The concepts introduced over 40 years ago still resonate with me today in my role as an OCM consultant as I work with organizations and encourage them to, “dream big and reach their potential.”

Major organizational change is about transformation—it’s a process of profound and radical change that takes an organization in a new direction and drives them to reach their potential.

So, what can organizations do to bring the lofty idea of dreams and potential into reality? Consider adopting these concepts when embarking on your next change initiative:

Change Initiative Tips

1. Collaborate on the vision. A vision is an essential part of any change initiative—and something that’s recommended by all the change management methodologies.

Without a vision, organizational change efforts can lead people in circles or question the organization’s sanity.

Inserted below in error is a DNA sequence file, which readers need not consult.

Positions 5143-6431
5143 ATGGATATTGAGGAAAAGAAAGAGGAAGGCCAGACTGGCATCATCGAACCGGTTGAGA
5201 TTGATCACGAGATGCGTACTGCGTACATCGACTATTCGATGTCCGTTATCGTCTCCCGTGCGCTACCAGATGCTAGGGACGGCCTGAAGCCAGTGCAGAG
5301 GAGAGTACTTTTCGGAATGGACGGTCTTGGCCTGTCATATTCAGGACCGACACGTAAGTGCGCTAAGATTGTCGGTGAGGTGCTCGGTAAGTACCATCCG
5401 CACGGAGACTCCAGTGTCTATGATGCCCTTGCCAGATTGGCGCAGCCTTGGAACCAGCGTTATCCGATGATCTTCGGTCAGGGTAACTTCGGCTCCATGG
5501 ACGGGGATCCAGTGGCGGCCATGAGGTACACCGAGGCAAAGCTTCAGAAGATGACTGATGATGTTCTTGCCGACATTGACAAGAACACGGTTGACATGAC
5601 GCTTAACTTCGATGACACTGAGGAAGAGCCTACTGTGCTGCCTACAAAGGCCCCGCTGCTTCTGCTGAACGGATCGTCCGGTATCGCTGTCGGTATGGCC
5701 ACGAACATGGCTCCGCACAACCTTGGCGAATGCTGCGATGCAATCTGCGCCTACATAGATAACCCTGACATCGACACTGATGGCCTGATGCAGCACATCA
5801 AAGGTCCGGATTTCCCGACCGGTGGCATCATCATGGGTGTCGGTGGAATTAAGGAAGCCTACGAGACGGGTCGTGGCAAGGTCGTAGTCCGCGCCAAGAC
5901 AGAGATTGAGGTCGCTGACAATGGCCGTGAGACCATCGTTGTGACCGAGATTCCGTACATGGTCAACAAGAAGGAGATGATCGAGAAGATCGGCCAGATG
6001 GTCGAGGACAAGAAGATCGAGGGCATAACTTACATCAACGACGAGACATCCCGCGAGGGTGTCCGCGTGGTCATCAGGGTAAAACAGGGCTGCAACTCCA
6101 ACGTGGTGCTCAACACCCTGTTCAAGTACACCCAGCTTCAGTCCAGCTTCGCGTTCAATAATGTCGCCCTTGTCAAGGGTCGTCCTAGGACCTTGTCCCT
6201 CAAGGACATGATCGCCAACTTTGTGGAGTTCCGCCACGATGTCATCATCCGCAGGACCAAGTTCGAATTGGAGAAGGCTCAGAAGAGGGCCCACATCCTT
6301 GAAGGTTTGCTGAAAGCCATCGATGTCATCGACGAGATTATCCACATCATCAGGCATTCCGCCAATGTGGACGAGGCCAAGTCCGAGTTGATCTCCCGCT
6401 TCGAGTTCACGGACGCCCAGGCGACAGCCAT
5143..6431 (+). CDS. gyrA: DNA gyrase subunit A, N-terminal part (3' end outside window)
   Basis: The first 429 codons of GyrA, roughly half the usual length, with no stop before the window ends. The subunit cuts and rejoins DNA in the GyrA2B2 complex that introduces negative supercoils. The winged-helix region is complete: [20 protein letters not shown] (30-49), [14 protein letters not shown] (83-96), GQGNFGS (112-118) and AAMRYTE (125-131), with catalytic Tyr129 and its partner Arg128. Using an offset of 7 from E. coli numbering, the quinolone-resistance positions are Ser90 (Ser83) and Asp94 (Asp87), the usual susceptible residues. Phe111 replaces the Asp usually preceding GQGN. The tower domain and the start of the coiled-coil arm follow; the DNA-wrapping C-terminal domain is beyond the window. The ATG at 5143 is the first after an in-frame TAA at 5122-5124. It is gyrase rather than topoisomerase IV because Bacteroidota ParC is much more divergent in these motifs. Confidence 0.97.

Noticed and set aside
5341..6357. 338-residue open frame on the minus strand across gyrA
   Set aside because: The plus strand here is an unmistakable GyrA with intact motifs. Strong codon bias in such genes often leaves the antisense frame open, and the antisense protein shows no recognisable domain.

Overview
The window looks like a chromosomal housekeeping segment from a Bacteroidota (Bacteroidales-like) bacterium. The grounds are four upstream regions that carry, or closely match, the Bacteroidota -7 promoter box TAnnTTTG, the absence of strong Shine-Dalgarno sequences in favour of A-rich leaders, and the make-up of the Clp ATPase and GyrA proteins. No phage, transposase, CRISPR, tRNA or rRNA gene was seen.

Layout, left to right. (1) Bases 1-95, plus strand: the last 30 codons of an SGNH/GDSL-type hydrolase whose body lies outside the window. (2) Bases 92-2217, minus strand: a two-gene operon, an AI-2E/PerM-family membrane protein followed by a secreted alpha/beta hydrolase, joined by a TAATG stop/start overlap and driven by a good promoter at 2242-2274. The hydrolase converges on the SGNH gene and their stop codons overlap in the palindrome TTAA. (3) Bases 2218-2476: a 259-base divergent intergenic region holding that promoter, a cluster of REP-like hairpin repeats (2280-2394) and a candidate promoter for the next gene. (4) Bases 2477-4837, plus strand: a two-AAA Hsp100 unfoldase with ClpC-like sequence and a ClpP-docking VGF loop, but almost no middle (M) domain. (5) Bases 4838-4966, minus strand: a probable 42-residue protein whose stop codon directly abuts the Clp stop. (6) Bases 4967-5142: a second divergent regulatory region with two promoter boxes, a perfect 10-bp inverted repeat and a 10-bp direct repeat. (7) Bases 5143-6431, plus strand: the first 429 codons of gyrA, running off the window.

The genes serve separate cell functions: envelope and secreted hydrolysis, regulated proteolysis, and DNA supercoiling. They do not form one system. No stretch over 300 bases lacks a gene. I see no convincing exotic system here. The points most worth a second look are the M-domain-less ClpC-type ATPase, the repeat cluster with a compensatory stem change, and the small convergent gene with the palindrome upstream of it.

A well-developed vision helps boost urgency and maintains focus on the future.

Effective visions start with senior leadership imagining the future—but it doesn’t stop there.

Creating a vision requires collaboration with key stakeholders at all levels to ensure buy-in and shared ownership.

2. Embrace change as an opportunity: While working on a reorganization project, I asked workgroup members what excited them about the project. One member responded “opportunity,” which was followed by several heads nodding in agreement.

Change provides the opportunity to think differently, repair what’s not working, and build on elements that contribute to an organization’s success.

To go back to Junior Achievement principles, part of change being an opportunity is the commitment to “dream big.” Allow project teams to realize this opportunity through their engagement and involvement.